Read more about the investigation into the ferry terminal at Clifford Bay, the Ministry's involvement and where to from here

Introduction
What was the rationale for further investigation?
The business case
Freight demand
Why not stay at Picton?
What happens to Picton if a ferry terminal goes ahead at Clifford Bay?
What are the next steps?
Timeline of events

Introduction

The idea of using Clifford Bay as a base for ferry operations has been looked at on several occasions since the 1920s. Picton has been the South island base for ferry operations since 1962. Clifford Bay sits approximately 55kms south of the current ferry terminal in Picton and it is this physical location, which on paper, offers several advantages over the Picton location.

KiwiRail (and its predecessor organisations) had investigated Clifford Bay as a base for their own road and rail ferry operations. In early 2011 the government asked the Ministry to independently review KiwiRail’s findings but also to think about the Clifford Bay option from a national transport perspective.

The report that the Ministry commissioned showed that further investigation was justified. Therefore, in September 2011 the Minister of Transport requested the Ministry to lead further investigation into the viability of using Clifford Bay as a base for ferry operations in the South island. The objective of the further investigation was to provide the government with a report that enabled them to have an informed opinion on Clifford Bay.

The Ministry worked with the Treasury (National Infrastructure Unit) and the NZ Transport Agency assisted with the likely construction and engineering costs. The Ministry commissioned expert assistance to help complete the business case and to investigate the potential economic impacts on the Marlborough region.

The key stakeholders involved in the investigation were Strait Shipping, KiwiRail / Interislander, and Port Marlborough. These stakeholders have been generous with their time and information provided for the business case — much of it commercially sensitive.

Another important part of the investigation was a separate assessment of the economic impacts on the Marlborough region. Many individual businesses as well as representative business organisations gave their time and information for the investigation.
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What was the rationale for further investigation?

Reasons for the further investigation include the expected doubling of freight by 2040 and the potential to cut the journey time by 80 minutes for road/ferry trips between Wellington and Christchurch and by 110 minutes for the same rail/ferry trip.

Improvement in the road and rail connections between the North and South Islands would make the transport network more efficient and therefore enhance economic growth.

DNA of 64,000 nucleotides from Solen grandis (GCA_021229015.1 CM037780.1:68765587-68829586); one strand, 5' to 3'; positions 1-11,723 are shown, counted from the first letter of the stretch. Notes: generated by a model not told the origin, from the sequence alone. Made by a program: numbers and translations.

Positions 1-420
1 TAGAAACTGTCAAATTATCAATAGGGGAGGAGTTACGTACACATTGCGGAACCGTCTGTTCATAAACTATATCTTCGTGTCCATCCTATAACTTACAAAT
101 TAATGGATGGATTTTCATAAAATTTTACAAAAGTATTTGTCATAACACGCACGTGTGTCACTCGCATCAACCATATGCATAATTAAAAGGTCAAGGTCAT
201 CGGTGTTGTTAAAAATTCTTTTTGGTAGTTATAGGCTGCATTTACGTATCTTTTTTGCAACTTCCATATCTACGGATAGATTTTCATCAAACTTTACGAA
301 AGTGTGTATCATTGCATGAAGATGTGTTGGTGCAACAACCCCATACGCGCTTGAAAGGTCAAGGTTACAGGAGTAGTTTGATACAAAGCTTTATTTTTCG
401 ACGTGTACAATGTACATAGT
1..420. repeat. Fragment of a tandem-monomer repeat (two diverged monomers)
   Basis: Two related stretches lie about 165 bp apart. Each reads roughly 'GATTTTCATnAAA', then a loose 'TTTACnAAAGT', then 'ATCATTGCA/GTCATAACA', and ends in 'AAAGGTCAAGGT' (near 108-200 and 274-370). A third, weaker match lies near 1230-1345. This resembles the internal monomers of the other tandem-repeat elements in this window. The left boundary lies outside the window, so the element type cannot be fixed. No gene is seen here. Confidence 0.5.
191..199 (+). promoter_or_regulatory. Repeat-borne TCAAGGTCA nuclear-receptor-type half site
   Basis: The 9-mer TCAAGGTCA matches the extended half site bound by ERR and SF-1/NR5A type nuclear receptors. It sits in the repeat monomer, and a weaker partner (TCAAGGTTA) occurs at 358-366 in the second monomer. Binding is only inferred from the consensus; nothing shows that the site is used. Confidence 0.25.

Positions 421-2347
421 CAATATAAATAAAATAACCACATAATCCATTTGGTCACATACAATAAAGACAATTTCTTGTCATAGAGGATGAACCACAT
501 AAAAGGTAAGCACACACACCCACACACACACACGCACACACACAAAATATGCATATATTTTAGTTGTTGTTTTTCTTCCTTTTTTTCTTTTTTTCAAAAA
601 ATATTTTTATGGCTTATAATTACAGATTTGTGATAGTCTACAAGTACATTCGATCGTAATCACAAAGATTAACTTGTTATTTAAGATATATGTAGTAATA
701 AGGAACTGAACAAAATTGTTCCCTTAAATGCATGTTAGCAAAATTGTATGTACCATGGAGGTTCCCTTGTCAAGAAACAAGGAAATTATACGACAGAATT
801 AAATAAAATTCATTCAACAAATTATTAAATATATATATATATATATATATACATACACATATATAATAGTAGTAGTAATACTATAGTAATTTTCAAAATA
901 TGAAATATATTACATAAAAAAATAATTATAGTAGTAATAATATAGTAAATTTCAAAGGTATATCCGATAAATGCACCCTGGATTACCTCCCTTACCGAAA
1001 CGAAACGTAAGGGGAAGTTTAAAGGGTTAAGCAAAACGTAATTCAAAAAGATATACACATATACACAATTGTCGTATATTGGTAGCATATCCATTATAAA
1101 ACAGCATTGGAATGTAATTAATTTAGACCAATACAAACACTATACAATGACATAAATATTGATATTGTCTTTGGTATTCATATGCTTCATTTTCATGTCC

It was considered that Clifford Bay would be better placed to accommodate future freight demand as Port Marlborough is physically constrained by Picton township and the ferry operators face speed restrictions through the Marlborough Sounds.

The business case

The purpose of the business case was to determine the viability of a new ferry terminal at Clifford Bay using the Treasury’s Better Business Case guidelines incorporating strategic, economic, financial, commercial, and management cases. Further information on the Treasury’s guidelines(external link).

The business case prepared by the Ministry takes a ‘best for New Zealand’ perspective and examines Clifford Bay against the option of remaining at Picton.

The option of a ferry service operating directly to Christchurch from Wellington was considered but discarded because the combined ferry/road journey would take nearly three hours longer than the current Wellington/Picton/Christchurch route. Furthermore, this would mean only one return sailing per ferry each day.

Inherent in the business case is the government’s commitment to ensuring that the national transport network supports economic growth across the country rather than merely responds to growth in demand.

With improvements to the national transport network through the Roads of National Significance programme and investment in the rail network, it is critical that the Cook Strait ferry service acts as effectively as possible, and is capable of accommodating future demand in an efficient and timely manner.
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Freight demand

The Cook Strait ferry service carries a large proportion of time-sensitive inter-island freight. For both freight companies and private individuals there are significant advantages in using the ferries to move cargo over alternative transport modes such as coastal shipping, particularly time savings as well as reliability and convenience.

The National Freight Demands Study concluded that, in the absence of any significant government pricing or policy intervention, it is unlikely that there will be a significant market shift to coastal shipping. The Cook Strait ferries will therefore remain as a critical component in the national freight network.

An efficient transport network is integral to New Zealand’s economic growth and is a vital component in our import, export and domestic supply chains. It is also integral to New Zealand’s continued economic recovery and supports several key drivers identified in the government’s economic growth agenda, including investing in productive infrastructure and improving performance across science, innovation and trade.

If freight demand increases as predicted over the next 30 years it will place great pressure on the existing transport infrastructure. It is expected that freight demand on the Cook Strait link will increase broadly in line with national freight demand growth and this will place increasing pressure on the existing ferry capacity and port infrastructure.
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Why not stay at Picton?

That may still happen and no decisions have been made yet. However there are several constraints involved with ferry operations at Picton that must be compared with the opportunities at Clifford Bay.

Road and rail access in to, and particularly out of, Picton have a particular set of challenges. The southbound road and rail routes are quite steep and this impedes efficient and timely transport of freight. In particular, rail presents the challenges of high fuel consumption and the need for tandem locomotives on heavy trains to exit Picton.

Port Marlborough has limited land space which suggests there will be congestion if freight growth continues as predicted.